Chris: Basically, it becomes confusing. You end up spending more and more of the story explaining things to try to make it less confusing, which just eats up time that could be used for other things and makes the story boring. And then, because there’s no time for anything, because there’s so many elements to cover, there’s not really much depth. Those are the things that tend to happen to stories that are overburdened.

Oren: Correct. Or the other thing that can happen- and this is what happens in Neuromancer, because Neuromancer doesn’t explain anything. I read Neuromancer the first time like, two years ago, and I did not remember anything that was in it.

I was like, ‘okay, there’s a guy, and his problem is that he can’t do the special hacking thing anymore, because of some reason? And there’s a lady with claws, and a ninja.’ And that was what I remembered of Neuromancer, and I was like, ‘wait, there’s an A.I. in Neuromancer, and his name is Wintermute? What?’

And so, I read it again last month for a book club, and I was amazed by how much stuff is introduced and not explained. And it’s like, this is actually a foundational novel of cyberpunk, right? Like, I know more about what this book means now because I’ve played Shadowrun, than anyone would have when the book came out. And I’m frankly kind of amazed that it’s as popular as it is, cause it’s so confusing.

Wes: Foundational doesn’t always mean good.

Oren: I’m not saying it does; I’m saying it was popular. I’m actually surprised how popular it was. Clearly, it has other things going for it that made people like it. But like, to me, I really wanted to know what’s happening, and it’s very hard to tell what’s going on in Neuromancer.

It’s notable that there’s a scene where the protagonist gets way high, and it’s supposed to be weird and confusing, but it’s not any weirder and confusing than the rest of the story, because it’s like, a super high-tech cyberpunk future, where things just happen, and it’s like:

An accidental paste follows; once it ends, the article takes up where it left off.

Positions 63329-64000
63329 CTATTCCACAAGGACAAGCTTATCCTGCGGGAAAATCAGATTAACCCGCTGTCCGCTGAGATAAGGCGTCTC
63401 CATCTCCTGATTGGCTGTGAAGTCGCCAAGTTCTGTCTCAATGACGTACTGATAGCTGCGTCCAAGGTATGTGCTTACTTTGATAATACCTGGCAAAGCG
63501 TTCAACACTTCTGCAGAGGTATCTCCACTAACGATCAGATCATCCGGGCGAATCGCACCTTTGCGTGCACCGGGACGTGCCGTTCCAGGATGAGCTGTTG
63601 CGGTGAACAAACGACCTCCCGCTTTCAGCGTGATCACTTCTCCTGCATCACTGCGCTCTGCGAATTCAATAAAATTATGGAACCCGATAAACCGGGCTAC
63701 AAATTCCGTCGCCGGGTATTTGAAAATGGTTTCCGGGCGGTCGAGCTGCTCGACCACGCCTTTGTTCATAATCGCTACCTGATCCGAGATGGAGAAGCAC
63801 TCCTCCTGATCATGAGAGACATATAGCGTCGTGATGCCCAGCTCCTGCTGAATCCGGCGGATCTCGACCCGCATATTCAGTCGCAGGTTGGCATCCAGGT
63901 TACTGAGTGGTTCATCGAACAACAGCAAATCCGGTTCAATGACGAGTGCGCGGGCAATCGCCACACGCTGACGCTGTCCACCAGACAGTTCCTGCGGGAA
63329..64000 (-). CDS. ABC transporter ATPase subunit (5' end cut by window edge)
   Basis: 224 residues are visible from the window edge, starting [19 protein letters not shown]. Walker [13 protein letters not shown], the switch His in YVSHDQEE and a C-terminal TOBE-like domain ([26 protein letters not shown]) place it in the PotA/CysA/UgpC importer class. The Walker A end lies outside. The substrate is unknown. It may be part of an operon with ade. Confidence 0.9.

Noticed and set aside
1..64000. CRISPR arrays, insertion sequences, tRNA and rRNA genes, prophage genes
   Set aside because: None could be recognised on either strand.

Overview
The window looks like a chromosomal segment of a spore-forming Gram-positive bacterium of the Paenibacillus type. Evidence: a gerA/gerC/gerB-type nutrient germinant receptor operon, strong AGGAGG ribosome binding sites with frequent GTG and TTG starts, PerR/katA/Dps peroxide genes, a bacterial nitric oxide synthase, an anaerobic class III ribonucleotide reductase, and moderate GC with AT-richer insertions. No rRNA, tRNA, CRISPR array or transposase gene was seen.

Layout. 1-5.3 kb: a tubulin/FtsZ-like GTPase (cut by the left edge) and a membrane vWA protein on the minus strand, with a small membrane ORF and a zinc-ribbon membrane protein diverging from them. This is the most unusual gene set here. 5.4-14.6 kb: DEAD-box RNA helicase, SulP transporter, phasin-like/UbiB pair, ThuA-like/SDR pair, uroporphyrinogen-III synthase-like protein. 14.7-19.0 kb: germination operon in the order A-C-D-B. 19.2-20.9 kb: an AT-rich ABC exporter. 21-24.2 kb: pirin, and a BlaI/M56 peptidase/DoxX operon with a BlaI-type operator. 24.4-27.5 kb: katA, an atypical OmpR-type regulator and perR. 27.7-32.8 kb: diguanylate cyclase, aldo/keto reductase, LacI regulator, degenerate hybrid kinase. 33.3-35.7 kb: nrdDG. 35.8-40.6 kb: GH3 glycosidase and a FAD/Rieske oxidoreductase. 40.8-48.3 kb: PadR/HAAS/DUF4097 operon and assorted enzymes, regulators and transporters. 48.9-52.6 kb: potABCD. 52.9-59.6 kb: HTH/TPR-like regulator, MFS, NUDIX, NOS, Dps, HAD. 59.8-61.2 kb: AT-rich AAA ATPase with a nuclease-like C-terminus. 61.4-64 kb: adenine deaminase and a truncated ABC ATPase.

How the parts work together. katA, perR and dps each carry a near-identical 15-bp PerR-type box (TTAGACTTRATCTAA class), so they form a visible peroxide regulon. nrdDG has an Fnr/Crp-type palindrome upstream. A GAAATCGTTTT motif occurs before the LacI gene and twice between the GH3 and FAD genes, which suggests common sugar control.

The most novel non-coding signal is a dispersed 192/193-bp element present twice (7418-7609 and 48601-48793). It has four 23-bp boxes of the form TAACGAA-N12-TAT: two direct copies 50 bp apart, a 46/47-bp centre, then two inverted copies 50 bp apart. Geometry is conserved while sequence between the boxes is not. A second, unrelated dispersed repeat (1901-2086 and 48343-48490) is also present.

‘What’s that?’ ‘I don’t know.’ ‘What’s a deck?’ ‘I don’t know; we use the deck for hacking somehow.’ And like, the matrix is a thing. What’s in the matrix? I don’t know, it’s places, there’s data and shapes. [Wes laughs] It’s like, okay, what? [Chris laughs]

And eventually, the picture in my head that I ended up forming was that it looks kind of like that weird hacking flight sim from the movie Hackers. It was like, ‘what is happening?’ So anyway, that’s the other thing that can happen, is that you just have no idea what’s going on and forget half of it the moment you finish with the book. [Chris laughs]

Chris: Yeah; so, this is one of those mistakes that is a lot more common in manuscripts than it is in stories that are published, and particularly stories that are popular. Because, a lot of times, when writers go through the editing process, they are told to cut a lot of the things, and sometimes they fight it tooth and nail, but they are told, and for reasons, to cut things.

Of course, when people start writing, a lot of times they just don’t know that you shouldn’t put extra stuff in your story, right? The idea is that every element should be like, a load-bearing element, should be connecting to other things in the story and holding the story up, and if you can just remove it and nothing changes, there’s a good chance it should just be removed. But people have to be taught this; they don’t know it inherently.

Oren: It breaks my heart when I have to edit a story from a language nerd, who’s like, ‘okay, I have five different words for ‘wizard’, because these people call them this thing, and these people call them this thing, and they’re like, in different places, so they have different words for wizard.’